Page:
David Lochbaum , chief nuclear safety officer with the Union of Concerned Scientists , has repeatedly questioned the safety of the Fukushima I Plant's General Electric Mark 1 reactor design, which is used in almost a quarter of the United States' nuclear fleet. A report from the Japanese Government to the IAEA says the "nuclear fuel in three reactors probably melted through the inner containment vessels, not just the core". The report says the "inadequate" basic reactor design — the Mark-1 model developed by General Electric — included "the venting system for the containment vessels and the location of spent fuel cooling pools high in the buildings, which resulted in leaks of radioactive water that hampered repair work".

Following the Fukushima emergency, the European Union decided that reactors across all 27 member nations should undergo safety tests. According to UBS AG, the Fukushima I nuclear accidents are likely to hurt the nuclear power industry's credibility more than the Chernobyl disaster in The accident in the former Soviet Union 25 years ago 'affected one reactor in a totalitarian state with no safety culture,' UBS analysts including Per Lekander and Stephen Oldfield wrote in a report today.

The Fukushima accident exposed some troubling nuclear safety issues: []. Despite the resources poured into analyzing crustal movements and having expert committees determine earthquake risk, for instance, researchers never considered the possibility of a magnitude-9 earthquake followed by a massive tsunami. The failure of multiple safety features on nuclear power plants has raised questions about the nation's engineering prowess.

Government flip-flopping on acceptable levels of radiation exposure confused the public, and health professionals provided little guidance. Facing a dearth of reliable information on radiation levels, citizens armed themselves with dosimeters, pooled data, and together produced radiological contamination maps far more detailed than anything the government or official scientific sources ever provided. As of January , questions also linger as to the extent of damage to the Fukushima plant caused by the earthquake even before the tsunami hit. Any evidence of serious quake damage at the plant would "cast new doubt on the safety of other reactors in quake-prone Japan".

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Two government advisers have said that "Japan's safety review of nuclear reactors after the Fukushima disaster is based on faulty criteria and many people involved have conflicts of interest". Hiromitsu Ino , Professor Emeritus at the University of Tokyo, says "The whole process being undertaken is exactly the same as that used previous to the Fukushima Dai-Ichi accident, even though the accident showed all these guidelines and categories to be insufficient".

In March , Prime Minister Yoshihiko Noda acknowledged that the Japanese government shared the blame for the Fukushima disaster, saying that officials had been blinded by a false belief in the country's "technological infallibility", and were all too steeped in a "safety myth". Four hundred and thirty-seven nuclear power stations are presently in operation but, unfortunately, five major nuclear accidents have occurred in the past. A report in Lancet says that the effects of these accidents on individuals and societies are diverse and enduring: [].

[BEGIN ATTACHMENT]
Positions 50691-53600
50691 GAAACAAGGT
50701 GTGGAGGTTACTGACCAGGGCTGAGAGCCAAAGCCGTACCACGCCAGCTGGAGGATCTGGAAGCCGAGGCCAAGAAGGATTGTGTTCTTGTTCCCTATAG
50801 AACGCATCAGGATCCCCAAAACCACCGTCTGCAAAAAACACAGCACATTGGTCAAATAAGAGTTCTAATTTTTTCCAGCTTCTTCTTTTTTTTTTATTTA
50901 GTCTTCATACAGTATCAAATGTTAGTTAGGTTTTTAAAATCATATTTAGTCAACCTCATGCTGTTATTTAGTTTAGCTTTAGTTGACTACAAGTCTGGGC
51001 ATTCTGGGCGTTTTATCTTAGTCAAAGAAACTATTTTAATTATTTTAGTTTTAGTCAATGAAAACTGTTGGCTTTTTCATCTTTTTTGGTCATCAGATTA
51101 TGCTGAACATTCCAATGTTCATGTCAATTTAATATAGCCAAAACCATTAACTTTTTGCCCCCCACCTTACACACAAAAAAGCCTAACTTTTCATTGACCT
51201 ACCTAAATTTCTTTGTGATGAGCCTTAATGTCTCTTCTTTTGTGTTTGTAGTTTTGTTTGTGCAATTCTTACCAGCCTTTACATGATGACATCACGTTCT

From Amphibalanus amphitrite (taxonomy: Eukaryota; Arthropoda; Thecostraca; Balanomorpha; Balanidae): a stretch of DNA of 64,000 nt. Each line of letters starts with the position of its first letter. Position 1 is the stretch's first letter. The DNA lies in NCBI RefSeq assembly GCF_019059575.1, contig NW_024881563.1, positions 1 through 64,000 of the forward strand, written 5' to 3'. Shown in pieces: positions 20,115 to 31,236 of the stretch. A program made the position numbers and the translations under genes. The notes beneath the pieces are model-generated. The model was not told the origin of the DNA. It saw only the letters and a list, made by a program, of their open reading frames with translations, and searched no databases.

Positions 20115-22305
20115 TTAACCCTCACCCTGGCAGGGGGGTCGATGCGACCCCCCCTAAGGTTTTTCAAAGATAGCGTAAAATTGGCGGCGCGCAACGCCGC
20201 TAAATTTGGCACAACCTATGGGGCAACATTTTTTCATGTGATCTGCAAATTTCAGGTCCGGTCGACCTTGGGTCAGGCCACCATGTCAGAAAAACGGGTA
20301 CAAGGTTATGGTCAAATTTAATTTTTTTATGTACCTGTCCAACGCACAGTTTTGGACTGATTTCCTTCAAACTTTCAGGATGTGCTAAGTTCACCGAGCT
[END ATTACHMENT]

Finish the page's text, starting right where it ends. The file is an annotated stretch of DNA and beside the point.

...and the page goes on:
In spite of accidents like these, studies have shown that nuclear deaths are mostly in uranium mining and that nuclear energy has generated far fewer deaths than the high pollution levels that result from the use of conventional fossil fuels. Journalist Stephanie Cooke says that it is not useful to make comparisons just in terms of number of deaths, as the way people live afterwards is also relevant, as in the case of the Japanese nuclear accidents : [].

It affects millions of people, it affects our land, it affects our atmosphere I don't think any of these great big massive plants that spew pollution into the air are good. But I don't think it's really helpful to make these comparisons just in terms of number of deaths". The Fukushima accident forced more than 80, residents to evacuate from neighborhoods around the plant.

A survey by the Iitate, Fukushima local government obtained responses from some 1, people who have evacuated from the village, which lies within the emergency evacuation zone around the crippled Fukushima Daiichi Plant. It shows that many residents are experiencing growing frustration and instability due to the nuclear crisis and an inability to return to the lives they were living before the disaster.

Sixty percent of respondents stated that their health and the health of their families had deteriorated after evacuating, while The survey also showed that A total of Chemical components of the radioactive waste may lead to cancer. For example, Iodine was released along with the radioactive waste when Chernobyl disaster and Fukushima disasters occurred.